Ministers refuse to reveal target of new RAF killer drone missions


Britain is running secret missions involving drones previously used to target and kill terrorist suspects in Iraq and Syria.

The Ministry of Defence is refusing to reveal the nature or location of the operation involving RAF Reapers, which can be armed with Hellfire missiles, leading to calls for greater parliamentary oversight of Britain’s drone programme.

Following a freedom of information request, the MoD confirmed that Reaper drones are flying missions outside Operation Shader, which targets Isis in Iraq and Syria. Since Afghanistan, there has only been one RAF Reaper mission of this type – the killing of the Isis recruiter Reyaad Khan in Syria in 2015. There were questions about the legality and proportionality of his killing.

It is thought that the secret missions could be taking place in Syria or Iraq but outside the remit of Operation Shader. A second theory is that the drones are supporting Royal Navy operations monitoring shipping in the Strait of Hormuz. A third possibility is that they are operating in the Sahel region of north Africa, where British forces are due to be deployed this summer.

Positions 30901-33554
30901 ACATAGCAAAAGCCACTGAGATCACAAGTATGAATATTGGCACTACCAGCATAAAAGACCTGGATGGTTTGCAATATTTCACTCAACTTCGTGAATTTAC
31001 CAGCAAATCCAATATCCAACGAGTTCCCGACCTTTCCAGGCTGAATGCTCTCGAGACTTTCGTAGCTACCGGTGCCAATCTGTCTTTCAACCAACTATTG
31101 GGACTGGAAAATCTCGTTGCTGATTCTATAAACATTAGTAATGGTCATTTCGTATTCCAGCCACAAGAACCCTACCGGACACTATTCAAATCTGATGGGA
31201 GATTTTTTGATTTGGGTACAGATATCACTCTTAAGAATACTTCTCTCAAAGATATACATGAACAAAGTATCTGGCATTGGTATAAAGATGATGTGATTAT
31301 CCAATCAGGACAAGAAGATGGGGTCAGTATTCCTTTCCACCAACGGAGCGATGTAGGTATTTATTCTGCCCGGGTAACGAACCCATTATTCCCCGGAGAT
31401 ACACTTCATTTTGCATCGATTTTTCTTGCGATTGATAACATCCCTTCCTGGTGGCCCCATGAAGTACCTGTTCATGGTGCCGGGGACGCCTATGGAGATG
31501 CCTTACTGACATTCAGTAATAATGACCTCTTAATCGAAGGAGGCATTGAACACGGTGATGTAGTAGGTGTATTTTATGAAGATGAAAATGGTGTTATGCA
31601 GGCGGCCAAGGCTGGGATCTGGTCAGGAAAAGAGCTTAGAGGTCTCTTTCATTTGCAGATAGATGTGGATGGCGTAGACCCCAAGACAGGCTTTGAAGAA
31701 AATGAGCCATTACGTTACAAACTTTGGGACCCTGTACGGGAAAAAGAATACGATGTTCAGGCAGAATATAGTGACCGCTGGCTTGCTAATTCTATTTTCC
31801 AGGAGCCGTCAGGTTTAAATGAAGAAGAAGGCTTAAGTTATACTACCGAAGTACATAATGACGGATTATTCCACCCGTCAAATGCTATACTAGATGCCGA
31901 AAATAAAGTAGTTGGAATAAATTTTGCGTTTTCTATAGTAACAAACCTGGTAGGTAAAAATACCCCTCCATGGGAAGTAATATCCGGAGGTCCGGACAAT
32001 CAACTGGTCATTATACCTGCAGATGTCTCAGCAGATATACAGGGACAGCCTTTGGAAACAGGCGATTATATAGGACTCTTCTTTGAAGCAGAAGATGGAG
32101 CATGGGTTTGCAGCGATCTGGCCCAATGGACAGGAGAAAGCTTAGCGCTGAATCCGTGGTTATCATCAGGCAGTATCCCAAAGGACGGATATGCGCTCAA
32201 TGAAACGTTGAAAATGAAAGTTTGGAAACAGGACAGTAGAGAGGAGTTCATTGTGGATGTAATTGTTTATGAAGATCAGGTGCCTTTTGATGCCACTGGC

“The government must reveal where British Reaper drone sorties are taking place, the purpose of those operations, and whether any strikes have occurred,” said Chris Cole of the campaign group Drone Wars UK. “Due to their unique capabilities, particularly how they enable targeted killing operations and appear to be lowering the threshold for the use of force, there is a strong argument now that all deployments of the UK’s armed drones should be subject to parliamentary approval.”

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An MoD spokesman said: “The location and number of sorties flown outside of Operation Shader is withheld under FoI Exemptions Section 26 – Defence – and Section 27 – International Relations.

“If released, the information would provide the public with greater understanding of the operations of Reaper. However, it could put sensitive and protected individuals on operations at risk, providing the adversary with an advantage.”

Drone Wars has published a new report questioning whether the RAF has become too dependent on the US for its unmanned aircraft programme. RAF personnel are embedded with US Air Force’s 432nd Wing which flies Reapers.

“It is more vital than ever that there is increased transparency over UK drone operations and UK-US joint working,” Cole said. “This would provide evidence to demonstrate that the UK is operating an independent military drone programme which complies with international law.”



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